Date of Award
Thesis - Restricted
Master of Science (MS)
In this work, we provide a numerical simulation of the NASA sponsored cold wall bidirectional vortex chamber (CWBVC). The complex fluid dynamics situation in the vortex chamber is characterized by three-dimensionality, turbulence, and the interactive effects of the physical processes of combustion and heat transfer. These factors are influenced by the geometric nature of the problem and the engineering systems, which may be in place or under design. It would appear too challenging to obtain an exact solution that can describe the gas motion in this particular swirl-driven liquid propellant thrust chamber. But with a computational fluid dynamics (CFD) approach, the various physical interactions that occur in the problem can be modeled simultaneously, and hence, their relative influence on the total behavior can be better understood. In this thesis, the CFD_commercial code FLUENT 6.1 with GAMBIT 2.0 preprocessor has been run on a Pentium 4 with a 3.0 GHz clock and 3GB of available 400 MHz RAM. The turbulence-chemistry interaction flow has been modeled by the nonpremixed combustion with an adiabatic Probability Density Function (PDF) look up table generated by PrePDF 4.1. Our main objective is to describe the bulk fluid motion with the unusual nature of the gas injection and the resulting bidirectional coaxial vortex, i.e. to investigate the turbulence-chemistry interaction flowfield in the vortex chamber. To carry out the reactive flow simulation, the viscous, incompressible cold flow situation is carried out first to get some feeling of the flow character. In the viscous, incompressible cold flow model, the geometric shape is based on ORBITEC's lab-scale experimental liquid rocket thrust chamber; however, instead of using a DeLaval nozzle, a straight nozzle (with constant cross section) is used. Then the reactive flow simulation is...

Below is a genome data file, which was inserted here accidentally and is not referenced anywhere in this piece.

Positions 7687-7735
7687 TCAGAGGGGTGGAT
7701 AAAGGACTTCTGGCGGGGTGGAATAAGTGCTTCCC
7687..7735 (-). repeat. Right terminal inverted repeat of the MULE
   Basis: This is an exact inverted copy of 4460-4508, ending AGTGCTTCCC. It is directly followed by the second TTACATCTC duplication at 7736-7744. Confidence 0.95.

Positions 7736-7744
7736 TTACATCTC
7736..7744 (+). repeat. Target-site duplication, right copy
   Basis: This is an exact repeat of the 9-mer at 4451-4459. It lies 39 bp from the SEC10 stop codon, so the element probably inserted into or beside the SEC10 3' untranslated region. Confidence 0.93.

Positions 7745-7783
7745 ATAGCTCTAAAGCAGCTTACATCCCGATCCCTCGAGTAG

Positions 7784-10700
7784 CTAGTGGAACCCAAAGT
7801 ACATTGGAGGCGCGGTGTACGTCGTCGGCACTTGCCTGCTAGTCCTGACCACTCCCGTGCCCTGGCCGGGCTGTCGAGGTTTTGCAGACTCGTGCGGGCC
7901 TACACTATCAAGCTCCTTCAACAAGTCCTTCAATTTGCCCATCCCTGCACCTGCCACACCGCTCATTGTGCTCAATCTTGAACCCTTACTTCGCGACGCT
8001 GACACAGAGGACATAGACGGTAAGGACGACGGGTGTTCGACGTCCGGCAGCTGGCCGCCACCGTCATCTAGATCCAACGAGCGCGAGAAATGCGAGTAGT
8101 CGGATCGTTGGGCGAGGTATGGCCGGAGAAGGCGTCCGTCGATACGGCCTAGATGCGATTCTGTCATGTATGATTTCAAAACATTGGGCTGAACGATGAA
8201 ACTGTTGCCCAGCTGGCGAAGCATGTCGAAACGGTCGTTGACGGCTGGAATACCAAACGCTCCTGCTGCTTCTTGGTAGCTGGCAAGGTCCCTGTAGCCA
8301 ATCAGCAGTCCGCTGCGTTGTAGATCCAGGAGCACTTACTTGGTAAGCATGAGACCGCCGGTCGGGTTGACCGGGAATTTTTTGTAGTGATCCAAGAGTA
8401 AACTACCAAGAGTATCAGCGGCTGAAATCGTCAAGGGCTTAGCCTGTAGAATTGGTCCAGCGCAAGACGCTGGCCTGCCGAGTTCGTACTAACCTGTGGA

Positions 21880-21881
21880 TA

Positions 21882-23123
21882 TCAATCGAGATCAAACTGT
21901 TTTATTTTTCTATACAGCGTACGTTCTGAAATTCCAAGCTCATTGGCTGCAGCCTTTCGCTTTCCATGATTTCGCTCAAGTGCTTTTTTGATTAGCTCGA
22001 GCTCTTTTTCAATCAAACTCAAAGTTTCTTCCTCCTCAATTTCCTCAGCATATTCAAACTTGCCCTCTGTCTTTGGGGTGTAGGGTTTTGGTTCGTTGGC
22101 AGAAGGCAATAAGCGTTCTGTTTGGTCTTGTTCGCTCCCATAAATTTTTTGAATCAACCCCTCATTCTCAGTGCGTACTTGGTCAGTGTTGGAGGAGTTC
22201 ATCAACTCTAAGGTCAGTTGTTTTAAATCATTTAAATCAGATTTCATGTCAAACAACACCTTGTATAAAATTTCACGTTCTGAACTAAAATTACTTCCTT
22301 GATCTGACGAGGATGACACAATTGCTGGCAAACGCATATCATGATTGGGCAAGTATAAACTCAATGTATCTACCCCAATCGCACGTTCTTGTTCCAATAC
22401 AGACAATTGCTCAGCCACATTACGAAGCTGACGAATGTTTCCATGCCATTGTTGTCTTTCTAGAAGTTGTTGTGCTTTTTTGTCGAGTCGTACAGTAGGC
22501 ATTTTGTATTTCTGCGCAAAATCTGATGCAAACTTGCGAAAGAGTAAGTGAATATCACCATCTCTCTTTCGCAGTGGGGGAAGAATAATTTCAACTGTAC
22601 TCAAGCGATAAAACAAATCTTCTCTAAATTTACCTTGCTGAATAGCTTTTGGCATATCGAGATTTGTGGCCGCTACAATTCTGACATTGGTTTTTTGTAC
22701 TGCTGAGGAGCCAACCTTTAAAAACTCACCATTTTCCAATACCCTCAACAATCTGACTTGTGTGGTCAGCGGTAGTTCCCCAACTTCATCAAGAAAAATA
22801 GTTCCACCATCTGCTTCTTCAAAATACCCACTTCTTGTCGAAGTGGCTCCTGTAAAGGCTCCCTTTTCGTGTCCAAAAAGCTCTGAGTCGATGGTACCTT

Fang, Dianqi, "Computational Fluid Dynamics (CFD) Study of NASA's Cold-Wall Swirl-Driven Rocket Combustion Chamber" (2004). Master's Theses (1922-2009) Access restricted to Marquette Campus. 4587.